If you've searched the web for private medical insurance that covers expats in Costa Rica then you are probably for looking for trusted UK based health insurance providers that can cover your medical costs in Costa Rica.
Living as an expat in Costa Rica you want to avoid any unwanted and unexpected medical costs. In some countries these can run into hundreds of thousands of pounds for very serious medical conditions.
Our advice when looking for health insurance that covers expatriates living in Costa Rica is to speak to a health insurance broker. Health insurance is very complicated and if you want absolute certainty that Costa Rica is covered you should talk with a broker who can explain which providers will cover medical expenses for expatriates in Costa Rica and which will not.
There are many advantages to using a broker but the largest by far is that you're using their insurance training at no cost. They are paid by the insurer (Aviva or Bupa etc) rather than you so it costs you no extra to use their brokering services.
- Do you reside in many different postcodes? Some will give you a lower policy premium than offers. A broker will be able to advise whats best.
- Do you have a hobby that may invalidate your insurance policy? A broker will know this vital information.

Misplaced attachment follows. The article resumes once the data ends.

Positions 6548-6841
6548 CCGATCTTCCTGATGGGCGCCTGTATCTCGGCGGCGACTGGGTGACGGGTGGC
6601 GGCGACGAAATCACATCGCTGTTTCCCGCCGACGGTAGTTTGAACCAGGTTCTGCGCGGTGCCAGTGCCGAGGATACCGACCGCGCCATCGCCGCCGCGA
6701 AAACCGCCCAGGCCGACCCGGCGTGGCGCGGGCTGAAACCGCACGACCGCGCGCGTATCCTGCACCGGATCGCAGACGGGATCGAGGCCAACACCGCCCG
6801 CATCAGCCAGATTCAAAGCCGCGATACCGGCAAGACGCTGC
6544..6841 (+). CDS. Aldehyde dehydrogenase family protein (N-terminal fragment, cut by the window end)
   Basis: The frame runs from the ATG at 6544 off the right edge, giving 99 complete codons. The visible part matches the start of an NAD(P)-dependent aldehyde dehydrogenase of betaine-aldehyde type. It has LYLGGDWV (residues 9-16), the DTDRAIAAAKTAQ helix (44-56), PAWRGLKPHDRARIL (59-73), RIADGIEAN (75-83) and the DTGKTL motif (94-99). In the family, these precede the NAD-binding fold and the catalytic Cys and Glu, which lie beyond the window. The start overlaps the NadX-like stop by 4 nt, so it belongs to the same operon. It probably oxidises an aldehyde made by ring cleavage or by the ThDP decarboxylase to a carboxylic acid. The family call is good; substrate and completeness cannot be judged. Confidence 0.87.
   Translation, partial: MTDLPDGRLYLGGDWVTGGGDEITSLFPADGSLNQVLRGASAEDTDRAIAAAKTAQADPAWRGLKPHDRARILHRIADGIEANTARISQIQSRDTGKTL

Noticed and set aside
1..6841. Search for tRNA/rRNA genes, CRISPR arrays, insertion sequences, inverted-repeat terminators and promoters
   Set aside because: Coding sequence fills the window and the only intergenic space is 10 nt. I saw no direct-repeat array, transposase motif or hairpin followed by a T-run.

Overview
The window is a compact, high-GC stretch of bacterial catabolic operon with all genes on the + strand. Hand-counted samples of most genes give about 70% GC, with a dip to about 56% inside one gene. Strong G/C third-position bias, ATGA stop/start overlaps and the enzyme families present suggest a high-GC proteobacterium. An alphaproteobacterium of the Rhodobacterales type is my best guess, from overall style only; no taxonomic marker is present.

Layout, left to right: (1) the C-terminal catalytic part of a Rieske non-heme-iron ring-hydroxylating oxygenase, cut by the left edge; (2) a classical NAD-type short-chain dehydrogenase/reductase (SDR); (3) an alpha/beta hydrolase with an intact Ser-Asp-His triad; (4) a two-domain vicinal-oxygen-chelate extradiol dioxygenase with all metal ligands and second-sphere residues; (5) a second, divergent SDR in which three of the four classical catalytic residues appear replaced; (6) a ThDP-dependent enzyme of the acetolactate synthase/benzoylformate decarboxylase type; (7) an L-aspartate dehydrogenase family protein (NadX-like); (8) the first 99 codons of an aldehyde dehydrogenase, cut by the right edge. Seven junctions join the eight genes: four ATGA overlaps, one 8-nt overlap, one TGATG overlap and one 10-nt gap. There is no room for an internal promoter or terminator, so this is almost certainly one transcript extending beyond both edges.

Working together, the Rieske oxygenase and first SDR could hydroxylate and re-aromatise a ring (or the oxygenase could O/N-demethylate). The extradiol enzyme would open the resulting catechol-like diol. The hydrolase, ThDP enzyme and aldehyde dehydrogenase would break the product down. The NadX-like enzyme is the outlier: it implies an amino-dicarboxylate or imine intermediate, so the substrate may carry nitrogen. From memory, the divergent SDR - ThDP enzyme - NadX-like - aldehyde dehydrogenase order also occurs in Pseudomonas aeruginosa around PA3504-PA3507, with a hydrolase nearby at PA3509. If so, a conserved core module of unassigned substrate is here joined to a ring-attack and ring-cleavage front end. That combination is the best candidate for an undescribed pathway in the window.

- If you are a couple and one of you has claimed on your insurance policy this year would it be cheaper to separate you both onto two different policies?
- You've lean't you're at risk of developing a certain medical condition and want to know which policy provider offers the biggest amount of cover for it. A broker will know this instantly saving you so much time and effort.
You can call around every health insurance provider on the market and ask if they provider cover for expats in Costa Rica, however this will be a very time consuming process. Each insurer will ask for your medical history because its not normally a simple yes or not if a medical condition is covered or not.
Its far far quicker to speak to one health insurance broker which will know which policy providers on the market offer cover for expats in Costa Rica and under what conditions they do or don't cover it.
Costa Rica Information